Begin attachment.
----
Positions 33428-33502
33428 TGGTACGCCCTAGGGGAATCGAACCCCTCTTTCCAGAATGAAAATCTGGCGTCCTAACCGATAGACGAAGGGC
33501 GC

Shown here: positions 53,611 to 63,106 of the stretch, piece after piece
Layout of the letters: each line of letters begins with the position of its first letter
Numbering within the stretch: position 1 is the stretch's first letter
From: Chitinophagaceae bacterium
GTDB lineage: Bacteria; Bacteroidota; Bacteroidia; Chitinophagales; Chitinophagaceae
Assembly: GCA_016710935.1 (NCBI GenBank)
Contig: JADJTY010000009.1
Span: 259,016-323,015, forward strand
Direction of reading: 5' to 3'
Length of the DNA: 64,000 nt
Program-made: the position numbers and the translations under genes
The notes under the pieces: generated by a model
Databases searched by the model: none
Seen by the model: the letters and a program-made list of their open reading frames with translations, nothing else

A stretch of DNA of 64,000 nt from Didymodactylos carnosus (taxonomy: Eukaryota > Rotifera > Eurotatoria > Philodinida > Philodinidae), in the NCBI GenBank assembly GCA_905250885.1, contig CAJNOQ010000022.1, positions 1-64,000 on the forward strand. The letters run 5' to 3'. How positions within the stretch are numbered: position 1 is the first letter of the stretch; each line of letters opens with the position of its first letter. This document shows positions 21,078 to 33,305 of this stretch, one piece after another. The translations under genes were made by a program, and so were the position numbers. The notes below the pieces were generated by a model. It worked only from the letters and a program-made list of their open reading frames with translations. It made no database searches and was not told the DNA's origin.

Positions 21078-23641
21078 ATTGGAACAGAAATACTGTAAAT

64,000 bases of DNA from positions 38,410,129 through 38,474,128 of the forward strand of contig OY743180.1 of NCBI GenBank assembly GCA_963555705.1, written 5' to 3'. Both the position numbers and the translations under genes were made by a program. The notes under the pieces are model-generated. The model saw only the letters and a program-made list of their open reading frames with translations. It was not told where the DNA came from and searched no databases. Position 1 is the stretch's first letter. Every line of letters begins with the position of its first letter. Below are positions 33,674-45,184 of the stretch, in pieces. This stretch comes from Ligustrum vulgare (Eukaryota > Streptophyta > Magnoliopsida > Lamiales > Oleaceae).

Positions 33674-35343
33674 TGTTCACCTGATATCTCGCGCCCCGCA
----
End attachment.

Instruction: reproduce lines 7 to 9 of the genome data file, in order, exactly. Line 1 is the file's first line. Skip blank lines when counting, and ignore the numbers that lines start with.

From: Chitinophagaceae bacterium
GTDB lineage: Bacteria; Bacteroidota; Bacteroidia; Chitinophagales; Chitinophagaceae
Assembly: GCA_016710935.1 (NCBI GenBank)